In 2015, the US Preventive Services Task Force questioned the benefits of universal screening, indicating insufficient evidence supports this practice (Mc Pheeters, Weitlauf, Vehorn, Taylor, Sathe, Krishnaswami, … However, the AAP and researchers in the field of ASD screening, diagnosis, and treatment have responded to this conclusion, asserting that evidence is sufficient to recommend universal autism screening, to reduce the age of detection and promote more equitable access to intervention (AAP, 2016; Robins et al, 2016; Zwaigenbaum et al., 2015; Coury, D. A number of validated measures are available to screen for ASD risk in children 18 months of age and older, including the Modified Checklist for Autism in Toddlers (M-CHAT; Chlebowski, Robins, Barton, & Fein, 2013; Robins, Fein, Barton, & Green, 2001) and the Infant Toddler Checklist (ITC; Johnson and Meyers, 2007; Zweigenbaum, Bryson, Lord, Rogers, Carter, Carver, … A recently validated, revised version of the M-CHAT, the M-CHAT-Revised with Follow up (M-CHAT-R/F) has demonstrated strong psychometric properties, with estimates of sensitivity and specificity of .854 and 0.993 in a low-risk, population-based sample (Robins et al., 2014).
For the purposes of this paper, the term M-CHAT-R-A will be used when referring to the screening and M-CHAT-R/F-A when referring to screening plus follow up.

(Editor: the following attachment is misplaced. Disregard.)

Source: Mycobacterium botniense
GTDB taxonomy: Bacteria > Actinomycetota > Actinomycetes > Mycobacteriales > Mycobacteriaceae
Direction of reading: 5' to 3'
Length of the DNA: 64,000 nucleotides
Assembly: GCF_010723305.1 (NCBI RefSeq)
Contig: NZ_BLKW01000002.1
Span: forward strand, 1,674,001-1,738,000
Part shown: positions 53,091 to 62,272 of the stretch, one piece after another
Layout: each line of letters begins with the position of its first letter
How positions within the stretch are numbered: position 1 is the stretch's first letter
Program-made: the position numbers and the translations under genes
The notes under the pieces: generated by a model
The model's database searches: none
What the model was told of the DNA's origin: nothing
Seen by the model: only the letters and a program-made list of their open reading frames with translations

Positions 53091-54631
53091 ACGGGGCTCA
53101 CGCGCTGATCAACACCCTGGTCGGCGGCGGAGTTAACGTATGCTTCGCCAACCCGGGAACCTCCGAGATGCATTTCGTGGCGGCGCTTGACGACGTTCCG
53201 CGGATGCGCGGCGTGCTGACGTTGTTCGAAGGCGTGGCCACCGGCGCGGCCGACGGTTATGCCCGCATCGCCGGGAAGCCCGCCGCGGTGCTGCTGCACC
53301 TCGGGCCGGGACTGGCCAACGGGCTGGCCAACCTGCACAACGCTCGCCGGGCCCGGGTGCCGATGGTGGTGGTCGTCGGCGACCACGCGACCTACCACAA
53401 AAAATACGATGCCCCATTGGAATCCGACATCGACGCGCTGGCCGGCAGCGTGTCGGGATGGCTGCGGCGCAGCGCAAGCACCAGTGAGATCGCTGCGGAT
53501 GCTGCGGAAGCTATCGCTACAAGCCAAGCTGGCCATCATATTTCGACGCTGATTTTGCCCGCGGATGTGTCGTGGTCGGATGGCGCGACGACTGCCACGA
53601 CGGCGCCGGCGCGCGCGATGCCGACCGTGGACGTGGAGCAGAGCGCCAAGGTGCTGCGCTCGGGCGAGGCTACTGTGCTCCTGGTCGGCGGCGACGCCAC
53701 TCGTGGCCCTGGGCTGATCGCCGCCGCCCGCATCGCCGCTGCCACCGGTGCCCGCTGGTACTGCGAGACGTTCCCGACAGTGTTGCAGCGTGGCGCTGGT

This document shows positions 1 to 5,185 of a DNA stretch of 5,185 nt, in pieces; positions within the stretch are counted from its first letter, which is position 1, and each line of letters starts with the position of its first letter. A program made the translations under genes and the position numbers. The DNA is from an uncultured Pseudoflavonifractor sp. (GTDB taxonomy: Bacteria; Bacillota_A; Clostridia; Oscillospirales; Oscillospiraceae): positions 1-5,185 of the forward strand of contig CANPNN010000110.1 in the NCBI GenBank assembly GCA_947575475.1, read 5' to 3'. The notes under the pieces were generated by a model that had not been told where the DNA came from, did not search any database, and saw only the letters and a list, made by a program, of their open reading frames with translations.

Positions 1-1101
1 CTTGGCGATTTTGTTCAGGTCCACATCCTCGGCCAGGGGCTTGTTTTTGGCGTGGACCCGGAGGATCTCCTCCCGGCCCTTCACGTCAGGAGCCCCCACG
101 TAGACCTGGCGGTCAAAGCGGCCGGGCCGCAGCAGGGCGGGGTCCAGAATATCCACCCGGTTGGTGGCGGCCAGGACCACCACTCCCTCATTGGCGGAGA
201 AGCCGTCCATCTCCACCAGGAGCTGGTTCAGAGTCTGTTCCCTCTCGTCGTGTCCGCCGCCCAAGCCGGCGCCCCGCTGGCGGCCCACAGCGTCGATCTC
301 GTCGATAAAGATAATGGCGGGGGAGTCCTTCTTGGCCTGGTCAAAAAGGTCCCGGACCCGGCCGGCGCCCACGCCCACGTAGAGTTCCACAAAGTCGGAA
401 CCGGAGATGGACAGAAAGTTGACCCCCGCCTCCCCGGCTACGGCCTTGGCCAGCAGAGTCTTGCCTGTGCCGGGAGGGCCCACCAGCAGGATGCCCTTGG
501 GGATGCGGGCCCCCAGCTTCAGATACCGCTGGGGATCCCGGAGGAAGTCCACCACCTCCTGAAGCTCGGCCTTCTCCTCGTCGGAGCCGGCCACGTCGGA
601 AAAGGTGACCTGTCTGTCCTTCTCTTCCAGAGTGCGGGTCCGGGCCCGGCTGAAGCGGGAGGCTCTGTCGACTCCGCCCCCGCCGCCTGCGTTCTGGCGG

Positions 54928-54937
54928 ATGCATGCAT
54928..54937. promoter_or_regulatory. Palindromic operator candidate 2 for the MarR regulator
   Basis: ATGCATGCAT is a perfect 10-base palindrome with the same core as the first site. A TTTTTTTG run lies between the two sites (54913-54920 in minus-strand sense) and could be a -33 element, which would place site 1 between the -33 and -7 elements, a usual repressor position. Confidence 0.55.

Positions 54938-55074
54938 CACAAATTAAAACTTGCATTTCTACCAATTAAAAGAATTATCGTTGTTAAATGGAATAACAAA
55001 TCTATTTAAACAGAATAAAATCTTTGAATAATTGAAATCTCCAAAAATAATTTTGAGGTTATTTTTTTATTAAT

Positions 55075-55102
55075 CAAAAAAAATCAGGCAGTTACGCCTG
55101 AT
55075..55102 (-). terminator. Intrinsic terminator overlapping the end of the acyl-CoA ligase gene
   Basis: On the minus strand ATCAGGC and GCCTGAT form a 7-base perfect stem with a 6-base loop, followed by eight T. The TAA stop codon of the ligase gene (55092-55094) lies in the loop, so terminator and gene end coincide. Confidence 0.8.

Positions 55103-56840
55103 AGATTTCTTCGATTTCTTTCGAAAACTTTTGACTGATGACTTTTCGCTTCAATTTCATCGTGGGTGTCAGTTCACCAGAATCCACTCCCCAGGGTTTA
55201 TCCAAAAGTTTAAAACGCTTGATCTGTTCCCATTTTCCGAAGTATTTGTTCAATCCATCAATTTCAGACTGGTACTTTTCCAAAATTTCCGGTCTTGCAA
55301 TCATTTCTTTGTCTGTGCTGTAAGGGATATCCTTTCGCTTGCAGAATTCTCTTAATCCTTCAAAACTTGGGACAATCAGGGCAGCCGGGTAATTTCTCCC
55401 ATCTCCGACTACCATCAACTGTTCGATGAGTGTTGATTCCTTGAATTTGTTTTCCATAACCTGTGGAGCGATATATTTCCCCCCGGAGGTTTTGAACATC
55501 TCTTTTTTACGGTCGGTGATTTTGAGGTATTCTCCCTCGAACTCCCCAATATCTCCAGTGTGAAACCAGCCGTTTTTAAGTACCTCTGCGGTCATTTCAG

It is now well documented that ASD can be reliably diagnosed in children aged 18-24 months (Kleinman, Ventola, Pandey, Verbalis, Barton, Hodgson …
& Fein, 2008) and even earlier (Zweigenbaum, Bryson, Brian, Smith, Roberts, Szatmari, Roncadin, Garon, & Vaillancourt, 2015), and that early identification and intervention are associated with more positive outcomes (Anderson, Liang, & Lord, 2014; Johnson & Myers, 2007; Orinstein et al, 2014; Robins and Dumont-Mathieu 2006; Rogers, 1996).
Its predecessor, the M-CHAT, however, has been translated into at least 69 languages and has been found to have clinical utility in a number of international validation studies (Canal-Bedia, García-Primo, Martín-Cilleros, Santos-Borbujo, Guisuraga-Fernández, Herráez-García et al., 2010; Inada, Tomonori Koyama, Inokuchi, Kuroda, & Kamio, 2010; Kara, Mukaddes, Altinkaya, Guntepe, Gokcay, & Ozmen, 2014; Koh, Lim, Chan, Lin, Lim, Choo, & Magiati, 2014; Perera, Wijewardena, & Aluthwelage, 2009; Seif Eldin, Habib, Noufal, Farrag, Bazaid, Al-Sharbati, et al., 2008).
The American Academy of Pediatrics (AAP) recommends using an ASD-specific screener at 18- and 24-month well-child care (WCC) visits to screen for ASD symptoms (Johnson & Myers, 2007; Robins, Casagrande, Barton, Chen, Dumont-Mathieu, & Fein, 2014).In addition, in this study, diagnostic confirmation occurred years after the screener was completed.Given that symptom presentation may change over time, social and communication demands increase with age, and parent awareness of symptoms also likely change over time, the sensitivity of the parent-report screener at 18-months can be expected to be higher when diagnostic confirmation occurs concurrently with screening.The Modified Checklist for Autism in Toddlers Revised-Albanian screener (M-CHAT-R-A) was used to screen 2594 toddlers, aged 16-30 months, at well-child visits.Two hundred fifty-three (9.75 %) screened positive; follow up on failed items were conducted by phone with 127 (50 %); the remainder were lost to follow-up.